In a work site accident, is calling 911 your rescue plan?

Last week, in my article at the Canadian Contractor magazine Construction trench fatality in Toronto: there are NO “accidents”, I talked about the latest fatal event in the Toronto-area construction industry.

What emergency rescue plan do you have right now to save a worker on your job site?

Companies are required to have a written rescue plan, as part of their policies and procedures. By law, everyone, including those on site, needs to know what to do in case of an emergency.

Rescue plans will vary, depending on the scenario. Rescue at high-rise job sites will be much different, obviously, than rescue from a one or two storey building, including a residential building or a renovation work site.

Construction is dynamic, as the environment is in a constant state of change. That’s why rescue plans need constantly updating.

Here are a few areas to consider while putting a plan together:

Will someone see an accident happen?

How will the worker call for help?

Who will the worker call?

Is that emergency call information available to all workers?

How will rescue workers get to the worker?

What rescue equipment is needed?

What if the worker is injured?

How will the public be protected?

How will the accident scene be protected?

It’s about training everyone, including sub-trades about your rescue procedures. Always have the proper rescue equipment available and be prepared to provide first aid and care to the victim(s).

The question is, can you begin to rescue someone within the 15 minute critical zone? Can you provide first aid within 4 minutes? No fall rescue plan can work without proper training.

It is important that everyone on the job site knows who is trained, qualified and can provide effective rescue, before considering calling 911. It is recommended that site safety managers ensure that competent persons and fall protection system users regularly run rescue drills.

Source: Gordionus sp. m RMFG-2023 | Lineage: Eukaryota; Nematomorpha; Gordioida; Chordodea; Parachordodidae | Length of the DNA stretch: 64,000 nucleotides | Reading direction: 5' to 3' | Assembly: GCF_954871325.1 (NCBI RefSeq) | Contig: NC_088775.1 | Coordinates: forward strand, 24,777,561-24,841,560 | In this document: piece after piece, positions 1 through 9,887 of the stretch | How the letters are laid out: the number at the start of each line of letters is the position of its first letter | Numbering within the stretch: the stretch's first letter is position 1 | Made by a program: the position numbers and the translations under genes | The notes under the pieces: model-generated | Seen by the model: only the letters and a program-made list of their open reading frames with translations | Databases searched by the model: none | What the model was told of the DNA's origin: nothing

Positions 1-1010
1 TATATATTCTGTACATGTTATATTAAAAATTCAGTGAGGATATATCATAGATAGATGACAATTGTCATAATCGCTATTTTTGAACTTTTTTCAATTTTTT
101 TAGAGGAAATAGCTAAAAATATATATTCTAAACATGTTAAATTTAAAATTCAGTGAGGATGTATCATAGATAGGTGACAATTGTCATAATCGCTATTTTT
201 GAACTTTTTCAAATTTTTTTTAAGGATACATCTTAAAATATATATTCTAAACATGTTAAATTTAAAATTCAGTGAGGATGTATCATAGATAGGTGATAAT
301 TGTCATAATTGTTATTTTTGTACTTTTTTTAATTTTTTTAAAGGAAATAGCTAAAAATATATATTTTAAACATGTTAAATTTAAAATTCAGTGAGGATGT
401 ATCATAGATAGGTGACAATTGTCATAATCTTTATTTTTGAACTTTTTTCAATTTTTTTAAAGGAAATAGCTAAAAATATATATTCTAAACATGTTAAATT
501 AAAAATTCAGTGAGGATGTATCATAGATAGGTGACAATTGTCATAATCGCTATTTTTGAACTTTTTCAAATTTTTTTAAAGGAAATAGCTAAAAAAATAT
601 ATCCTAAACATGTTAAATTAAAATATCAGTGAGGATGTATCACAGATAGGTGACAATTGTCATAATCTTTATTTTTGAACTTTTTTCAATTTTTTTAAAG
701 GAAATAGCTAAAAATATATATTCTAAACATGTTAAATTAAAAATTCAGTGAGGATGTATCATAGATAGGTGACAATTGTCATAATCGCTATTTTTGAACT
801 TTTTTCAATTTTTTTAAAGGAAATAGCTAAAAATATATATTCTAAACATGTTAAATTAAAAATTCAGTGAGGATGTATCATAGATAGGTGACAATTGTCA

Example: In a suspension trauma situation, remember that each second that passes while someone is left suspended in a full body harness is dangerous. Hanging in a harness cuts off the blood supply through the femoral artery, causing the possibility of a blood clot and also the pooling of blood in the legs.

Once this person is (hopefully) rescued, would your instincts tell you to lie them on the ground?

If you did, this can cause the pooled blood to rush back to the heart too quickly, sending the worker into cardiac arrest.

You need to know to know these issues and what to do in case an injury occurs on your job site. Get your policies and procedures in order or updated NOW (read The little black box) and add an emergency rescue plan. If you don’t and someone is hurt on your job site, there will be an investigation afterwards and if you are found guilty of not protecting a worker, the implications for you both legally – and personally – are obviously ugly.

By providing education and training, CARAHS reduces your risk of fines, job site closures and prosecution under the Ontario Occupational Health and Safety Act.

Passion – Commitment – CARAHS – Toll free 1 866-366 2930

CARAHS has over 130 online Health & Safety e-courses

 

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